I find that I am not able to find a single person for whom SSRIs actually work. But I do find that once they start it, they cannot come off of it. It may take years for them to come off of it and then they may have flashbacks for years! So here they were put on a drug that did not work–and I tell you in a moment why they did not work–and now the doctors have created a nightmare of people continuing to take a drug that doesn’t work simply because they cannot come off of it! So is SSRI addictive? You bet it is! Major it is! And it doesn’t work.
As I said I explain why it doesn’t work. Originally when SSRIs were first created, the application was for one purpose: Clinical depression. Not sure what happened to this term since it can no longer be found. I find people who receive SSRI for seasonal and situational (someone dies) depression which then is impossible to get off of and they are stuck for life or suffer withdrawals. It was not meant for their condition. Here is a short list of what SSRIs are now prescribed for (these are from Wikipedia):
- 1.1 Depression
- 1.2 Generalized anxiety disorder
- 1.3 Obsessive compulsive disorder
- 1.4 Eating disorders
- 1.5 Stroke recovery
- 1.6 Premature ejaculation
Also prescribed for PTSD, chronic pain, and depersonalization disorder plus ADD, ADHD, and similar. The list of damages it causes I will ignore since it is too long but I do want to talk about 2 major problems. One is that it is supposed to be prescribed for clinical depression and that is not even listed. Secondly, those who take this medication often commit suicide. There is a bit of a confusion in there… it is counter intuitive to give a drug to a depressed who is suicidal that will end up helping them to commit suicide. So why are they promoted? What is the point? Do they even work? They don’t actually. Why not? A couple of possible reasons and one certain reason.
Possible reason popped up recently in the New York Times about the possibility of a pathogenic origin since many of the symptom of the depressed appear similar to some illnesses caused by pathogens and the depressed apparently have the marker of inflammation in the body! Thus there may be something physiological that is not in the brain! So why treat the brain?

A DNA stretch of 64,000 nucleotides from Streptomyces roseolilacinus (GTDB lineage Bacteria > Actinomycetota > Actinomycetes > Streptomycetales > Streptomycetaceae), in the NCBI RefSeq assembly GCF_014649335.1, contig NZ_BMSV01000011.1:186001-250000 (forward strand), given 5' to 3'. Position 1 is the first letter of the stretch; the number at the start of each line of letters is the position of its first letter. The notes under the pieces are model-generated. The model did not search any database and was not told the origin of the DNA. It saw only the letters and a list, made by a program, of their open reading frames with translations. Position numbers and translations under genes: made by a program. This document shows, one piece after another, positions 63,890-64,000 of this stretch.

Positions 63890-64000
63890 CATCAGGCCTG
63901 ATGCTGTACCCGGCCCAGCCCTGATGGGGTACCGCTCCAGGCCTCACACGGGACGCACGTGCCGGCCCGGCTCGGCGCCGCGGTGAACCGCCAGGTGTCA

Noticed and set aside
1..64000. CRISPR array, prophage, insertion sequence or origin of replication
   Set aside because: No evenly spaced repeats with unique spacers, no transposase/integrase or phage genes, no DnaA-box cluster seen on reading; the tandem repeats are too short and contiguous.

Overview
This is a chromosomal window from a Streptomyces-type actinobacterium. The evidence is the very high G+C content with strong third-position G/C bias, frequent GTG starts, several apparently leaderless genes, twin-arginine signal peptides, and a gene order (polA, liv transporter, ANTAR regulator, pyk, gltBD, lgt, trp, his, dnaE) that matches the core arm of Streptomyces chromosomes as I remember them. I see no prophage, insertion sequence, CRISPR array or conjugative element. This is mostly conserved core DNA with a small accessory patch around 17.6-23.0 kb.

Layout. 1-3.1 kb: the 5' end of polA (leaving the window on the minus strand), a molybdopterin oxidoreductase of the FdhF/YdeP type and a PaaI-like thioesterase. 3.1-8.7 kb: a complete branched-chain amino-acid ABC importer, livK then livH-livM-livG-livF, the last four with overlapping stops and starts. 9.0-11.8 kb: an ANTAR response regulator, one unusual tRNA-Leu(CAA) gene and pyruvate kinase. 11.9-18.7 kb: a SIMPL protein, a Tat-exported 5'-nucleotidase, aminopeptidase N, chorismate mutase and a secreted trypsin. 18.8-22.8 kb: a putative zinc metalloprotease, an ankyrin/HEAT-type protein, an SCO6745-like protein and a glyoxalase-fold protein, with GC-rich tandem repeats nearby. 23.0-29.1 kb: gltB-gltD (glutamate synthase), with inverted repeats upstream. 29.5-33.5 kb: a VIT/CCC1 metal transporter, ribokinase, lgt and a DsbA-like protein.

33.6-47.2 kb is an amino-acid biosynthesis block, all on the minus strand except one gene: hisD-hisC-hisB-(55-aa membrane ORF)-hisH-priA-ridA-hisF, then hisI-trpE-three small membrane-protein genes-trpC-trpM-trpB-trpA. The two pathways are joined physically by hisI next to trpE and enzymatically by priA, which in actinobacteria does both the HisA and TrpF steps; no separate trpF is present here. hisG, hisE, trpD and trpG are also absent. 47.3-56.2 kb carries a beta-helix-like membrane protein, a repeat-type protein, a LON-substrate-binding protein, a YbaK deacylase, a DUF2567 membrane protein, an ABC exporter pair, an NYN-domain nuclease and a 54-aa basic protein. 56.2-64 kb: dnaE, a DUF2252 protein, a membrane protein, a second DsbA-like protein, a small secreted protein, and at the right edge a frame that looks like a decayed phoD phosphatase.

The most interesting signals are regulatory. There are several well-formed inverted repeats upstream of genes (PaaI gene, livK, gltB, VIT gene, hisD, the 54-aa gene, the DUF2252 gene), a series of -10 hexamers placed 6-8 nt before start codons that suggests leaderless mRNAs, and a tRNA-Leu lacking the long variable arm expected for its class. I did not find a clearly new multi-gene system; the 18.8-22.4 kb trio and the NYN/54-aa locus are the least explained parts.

Another trail of thought in the same paper is that it may have an evolutionary benefit in solving some big problems that requires withdrawal from normal behavior to complete. They call this rumination. They may sound far-fetched to you but way better than SSRI! Robin Williams’ death was a classic example of depression going out the window and there are other reasons. The for sure reasons are many but one of them is that a very few people diagnosed with depression actually get any benefit from SSRIs because their brains do not need extra serotonin. SSRIs force neurons to make serotonin 24/7 regardless if the person needs it or not. Too much serotonin can cause other troubles: serotonin syndrome (can be fatal), IBS and digestive troubles among other things.
Thus for those of whom SSRIs don’t work, they actually cause harm and addiction! It is clear that we know nothing about depression and it is also clear that SSRIs are handed out like candy for an illness we know nothing about. I just about had it with doctors wanting to replace my benzo that works just fine with SSRIs. I placed a permanent ban on my medical record on any form of serotonin and SSRI. I am the happiest person alive with an anxiety problem that is not “being anxious” or nervous. I have never ever had a depressed minute in my life. Have I been upset on some days? Sure. Depressed? Never.
I suggest the medical community review their practices in SSRIs and depression in general because the state of matter today is: they are wrong!
Comments are welcomed as always!